Membership of the Euro has both benefits and costs. For most countries the benefits from reducing barriers should outweigh the cost of losing exchange rate adjustment as a tool in extreme circumstances. Countries whose real exchange rate is affected by other factors than the rest may be better off outside whilst fixing their exchange rate to the euro for the short term. Commodity producers such as Norway (who are not in the EU) may benefit from this. So could the least advanced southern countries whilst they catch up with the rest of the EU.
Elias Papaioannou London Business School Neither agree nor disagree Confident
Ethan Ilzetzki London School of Economics Neither agree nor disagree Not confident at all
As I note below, the costs of the Euro have proved to outweigh its benefits. However, I can see the potential political need to require this as part of a closer union involving a banking and fiscal union.
Jorge Braga de ... Nova School of Business and Economics, Lisbon Agree Extremely confident
Commitment to join implies effort to fulfill agreed conditions
Paul De Grauwe London School of Economics Disagree Very confident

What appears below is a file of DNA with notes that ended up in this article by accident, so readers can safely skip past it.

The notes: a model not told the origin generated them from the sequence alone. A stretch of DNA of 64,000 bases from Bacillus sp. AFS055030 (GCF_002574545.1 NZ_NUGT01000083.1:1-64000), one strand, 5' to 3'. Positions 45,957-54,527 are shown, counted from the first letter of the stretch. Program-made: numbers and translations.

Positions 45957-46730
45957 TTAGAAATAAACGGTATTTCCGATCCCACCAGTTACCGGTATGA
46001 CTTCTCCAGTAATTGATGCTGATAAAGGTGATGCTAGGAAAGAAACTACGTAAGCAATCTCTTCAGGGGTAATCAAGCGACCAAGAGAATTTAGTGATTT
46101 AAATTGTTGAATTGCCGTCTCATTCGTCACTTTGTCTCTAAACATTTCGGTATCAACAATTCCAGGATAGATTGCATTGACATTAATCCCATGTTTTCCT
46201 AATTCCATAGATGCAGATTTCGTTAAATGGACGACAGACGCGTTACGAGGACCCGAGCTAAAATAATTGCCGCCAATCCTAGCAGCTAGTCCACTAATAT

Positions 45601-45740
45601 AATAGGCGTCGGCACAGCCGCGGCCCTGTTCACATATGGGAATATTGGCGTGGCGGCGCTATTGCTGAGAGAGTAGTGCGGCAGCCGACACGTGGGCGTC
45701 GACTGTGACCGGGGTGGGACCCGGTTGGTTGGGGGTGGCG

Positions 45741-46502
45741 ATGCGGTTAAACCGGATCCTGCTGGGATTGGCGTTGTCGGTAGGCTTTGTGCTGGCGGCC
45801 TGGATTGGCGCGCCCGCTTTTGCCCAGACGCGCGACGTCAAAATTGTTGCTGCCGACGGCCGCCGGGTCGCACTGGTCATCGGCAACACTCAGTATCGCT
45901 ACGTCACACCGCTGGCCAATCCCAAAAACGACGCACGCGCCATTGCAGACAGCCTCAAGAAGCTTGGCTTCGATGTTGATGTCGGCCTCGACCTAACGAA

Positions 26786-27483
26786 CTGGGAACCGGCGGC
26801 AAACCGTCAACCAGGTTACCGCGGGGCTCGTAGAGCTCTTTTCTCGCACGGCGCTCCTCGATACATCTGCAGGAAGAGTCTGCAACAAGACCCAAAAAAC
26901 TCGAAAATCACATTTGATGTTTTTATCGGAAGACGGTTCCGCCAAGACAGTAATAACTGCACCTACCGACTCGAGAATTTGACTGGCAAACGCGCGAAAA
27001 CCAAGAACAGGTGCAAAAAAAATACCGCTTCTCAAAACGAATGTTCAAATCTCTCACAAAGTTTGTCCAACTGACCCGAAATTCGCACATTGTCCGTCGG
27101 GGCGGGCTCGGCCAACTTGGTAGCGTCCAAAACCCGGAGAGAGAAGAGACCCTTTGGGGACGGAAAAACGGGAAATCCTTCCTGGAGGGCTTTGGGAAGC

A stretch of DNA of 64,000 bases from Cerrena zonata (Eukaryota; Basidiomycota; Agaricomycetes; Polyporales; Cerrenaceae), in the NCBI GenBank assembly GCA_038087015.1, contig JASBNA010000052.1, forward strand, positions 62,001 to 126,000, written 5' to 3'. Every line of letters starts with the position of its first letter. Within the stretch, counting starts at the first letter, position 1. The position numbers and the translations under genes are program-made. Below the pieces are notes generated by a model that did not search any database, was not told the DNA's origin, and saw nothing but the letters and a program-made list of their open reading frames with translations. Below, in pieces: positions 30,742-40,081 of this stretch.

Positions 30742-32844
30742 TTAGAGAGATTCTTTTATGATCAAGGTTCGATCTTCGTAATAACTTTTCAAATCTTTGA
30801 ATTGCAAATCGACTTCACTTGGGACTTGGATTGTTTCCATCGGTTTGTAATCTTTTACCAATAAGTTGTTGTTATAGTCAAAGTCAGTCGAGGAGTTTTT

There is a problem here. The new member states accepted the obligation to join when entering the EU. They did not get an opt-out like Britain and Denmark. So, form a legal point of view euro membership is compulsory. But I think this is a bad idea
Martin Ellison University of Oxford Disagree Very confident
In economics we typically want to make something compulsory if there is a clear market failure, for example in moral hazard or hidden information settings – think of the economic arguments around Obamacare. I don’t see what the market failure is here that would need such compulsion. Shouldn’t the benefits of a monetary union be sufficient to ensure that countries like Sweden and Poland join willingly? Another issue is timing. The Euro Area is only just emerging from majorly turbulent times, so it would make sense to take stock and consolidate before leaping into an unknown expansion that could well rattle markets.
Pietro Reichlin Università LUISS G. Carli Disagree Confident
I think that joining the EMU should be contingent to a large enough degree on convergence in terms of macro variables, such as inflation, nominal rates, governments budgets and debt levels. Local public opinion and political actors should also be sufficiently ready to accept some devolution of powers.
Albert Marcet Institut d’Analisi Economica, CSIC Disagree Confident
It has been clear that some members of EMU have not had fiscal policies conducive to the stability of the euro. As long as euro member countries have almost complete fiscal independence it is not a good idea to integrate all EU members in the EMU.